Trust Jerome Salaya Ang to close this season of Philippine Fashion Week with a Holiday 2012 collection that is equal parts royalty and dementia, with a dash of fragile femininity, all coming to fruition under the designer’s unholier-than-thou stigma. This is Jerome Salaya Ang’s court of Skin, Sin & Bones.
After a video showcase that introduced his collection—entitled Skin, Sin & Bones—Jerome Salaya Ang blasted the audience with a few bars of Carl Orff’s “O Fortuna” to set the mood. We advise you do the same now. Quick, press play:
With everyone’s anticipation mounting, the jagged and mirrored stage was suddenly lit by a dozen beams of bright white. Cue applause and first exit. All black, leatherette paillettes, head bandage, and eyes full of bad bitch confidence. Jerome Salaya Ang has always had an irreverence about him, hacking and slashing away at his garments, sticking them with safety pins, distorting model’s faces, and dazzling onlookers consistently. That’s probably why it’s extra hard not to mention that daunting reference that’s been pegged on Jerome for a while now: McQueen.
Well, mentioning the uncompromising British fashion house in comparison with Jerome is somewhat unavoidable, given the Voss head wraps, skull logos, as well as certain prints and silhouettes a la Hell’s Angels, Prolific Demons. (The paillette details are actually a bit reminiscent of Azrouel, but that’s beside the point.) Call it influence or inspiration, but really, I think it’s the whole aesthetic attitude behind Jerome’s couture creations that lends such similarities between his and McQueen’s shows. Without a doubt, Jerome Salaya Ang is our very own enfant terrible. The bad boy of Philippine fashion.
All things considered, there’s still an undeniable aesthetic that’s distinctly Jerome in all of his work, whether it’s the sensual exposed flesh, the bursts of texture and fabric, the blistering beadwork, or the anti-perfection. There’s always a twist, a carefully loosened thread, a consciously asymmetrical cut, or a swirl in the pattern that defies convention and conformity. That’s what Jerome stands for, and that’s what continues to amaze audiences.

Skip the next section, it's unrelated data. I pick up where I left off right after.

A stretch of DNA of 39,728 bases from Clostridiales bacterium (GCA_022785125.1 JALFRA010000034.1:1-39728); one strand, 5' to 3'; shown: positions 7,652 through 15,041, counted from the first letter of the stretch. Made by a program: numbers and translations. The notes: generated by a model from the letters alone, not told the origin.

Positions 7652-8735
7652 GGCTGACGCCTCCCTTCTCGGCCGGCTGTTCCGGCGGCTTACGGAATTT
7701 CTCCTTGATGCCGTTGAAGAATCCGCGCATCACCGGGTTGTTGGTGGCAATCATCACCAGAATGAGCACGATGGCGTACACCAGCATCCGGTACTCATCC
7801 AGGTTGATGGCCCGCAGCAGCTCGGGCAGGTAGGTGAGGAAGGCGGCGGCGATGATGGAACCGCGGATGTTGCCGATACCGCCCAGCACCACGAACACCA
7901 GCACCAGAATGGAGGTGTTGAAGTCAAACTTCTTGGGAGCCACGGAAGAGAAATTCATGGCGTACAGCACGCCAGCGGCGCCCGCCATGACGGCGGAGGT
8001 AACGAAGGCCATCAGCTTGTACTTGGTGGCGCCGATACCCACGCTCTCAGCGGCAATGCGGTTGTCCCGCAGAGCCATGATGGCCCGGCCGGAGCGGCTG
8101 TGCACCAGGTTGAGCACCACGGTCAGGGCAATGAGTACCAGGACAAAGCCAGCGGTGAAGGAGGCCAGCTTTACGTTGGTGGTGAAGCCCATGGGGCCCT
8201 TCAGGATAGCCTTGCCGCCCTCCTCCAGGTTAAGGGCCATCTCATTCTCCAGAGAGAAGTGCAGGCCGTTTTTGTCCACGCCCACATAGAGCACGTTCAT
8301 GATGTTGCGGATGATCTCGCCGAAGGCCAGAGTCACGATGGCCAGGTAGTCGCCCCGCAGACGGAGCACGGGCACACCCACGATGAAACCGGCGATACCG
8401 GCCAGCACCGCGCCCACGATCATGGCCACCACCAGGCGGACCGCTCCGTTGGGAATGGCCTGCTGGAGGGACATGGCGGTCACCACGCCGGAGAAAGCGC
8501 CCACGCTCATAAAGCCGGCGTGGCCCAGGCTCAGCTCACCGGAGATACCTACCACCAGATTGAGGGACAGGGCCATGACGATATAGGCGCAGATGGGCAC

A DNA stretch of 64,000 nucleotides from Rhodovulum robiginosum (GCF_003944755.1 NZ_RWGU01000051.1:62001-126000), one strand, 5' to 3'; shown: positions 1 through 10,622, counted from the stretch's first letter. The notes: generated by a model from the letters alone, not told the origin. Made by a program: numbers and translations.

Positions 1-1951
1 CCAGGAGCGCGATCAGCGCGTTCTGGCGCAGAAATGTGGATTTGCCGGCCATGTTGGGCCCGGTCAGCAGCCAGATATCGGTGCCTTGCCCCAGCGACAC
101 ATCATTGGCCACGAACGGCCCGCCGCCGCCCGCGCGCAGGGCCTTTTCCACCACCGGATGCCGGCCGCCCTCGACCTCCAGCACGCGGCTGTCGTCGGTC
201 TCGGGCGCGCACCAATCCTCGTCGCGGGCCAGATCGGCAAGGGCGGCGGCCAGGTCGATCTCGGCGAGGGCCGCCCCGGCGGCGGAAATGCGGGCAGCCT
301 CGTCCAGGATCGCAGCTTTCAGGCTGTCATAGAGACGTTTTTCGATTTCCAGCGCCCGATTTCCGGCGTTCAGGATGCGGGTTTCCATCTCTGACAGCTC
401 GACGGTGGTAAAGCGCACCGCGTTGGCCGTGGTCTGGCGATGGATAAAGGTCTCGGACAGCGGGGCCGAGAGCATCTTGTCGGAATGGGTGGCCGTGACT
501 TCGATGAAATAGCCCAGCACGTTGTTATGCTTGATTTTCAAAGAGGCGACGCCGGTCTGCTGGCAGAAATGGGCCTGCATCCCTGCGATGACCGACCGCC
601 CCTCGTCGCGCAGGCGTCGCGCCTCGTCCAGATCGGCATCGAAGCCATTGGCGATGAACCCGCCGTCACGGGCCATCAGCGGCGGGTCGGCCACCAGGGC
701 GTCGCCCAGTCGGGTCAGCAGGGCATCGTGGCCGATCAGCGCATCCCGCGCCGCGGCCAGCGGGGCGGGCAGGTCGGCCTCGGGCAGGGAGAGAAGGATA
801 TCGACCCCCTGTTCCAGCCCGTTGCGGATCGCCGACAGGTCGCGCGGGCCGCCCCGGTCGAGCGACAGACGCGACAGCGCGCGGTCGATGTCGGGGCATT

For Holiday 2012, the humble designer gets intimate with construction, lacing bodices and bodycons with ribbons criss-crossing. His ruffled frocks appear more molded than sewn. There are buttons, flowers, rosettes, precious stones, crystals, and jewels in abundance. For the technical folk, there’s enough ruching, pleating, draping, gathering, weaving, bonding, glazing, embellishing, and more for you to teach a class with. For the rest, there’s just the divine grace of it all coming together to show what fashion can be, and what fashion has become in our little tropical archipelago. There’s only one last thing to say, really, because the collection (in pictures) is what you came here for anyway. Congratulations and thank you, Jerome Salaya Ang!—D-SIÓN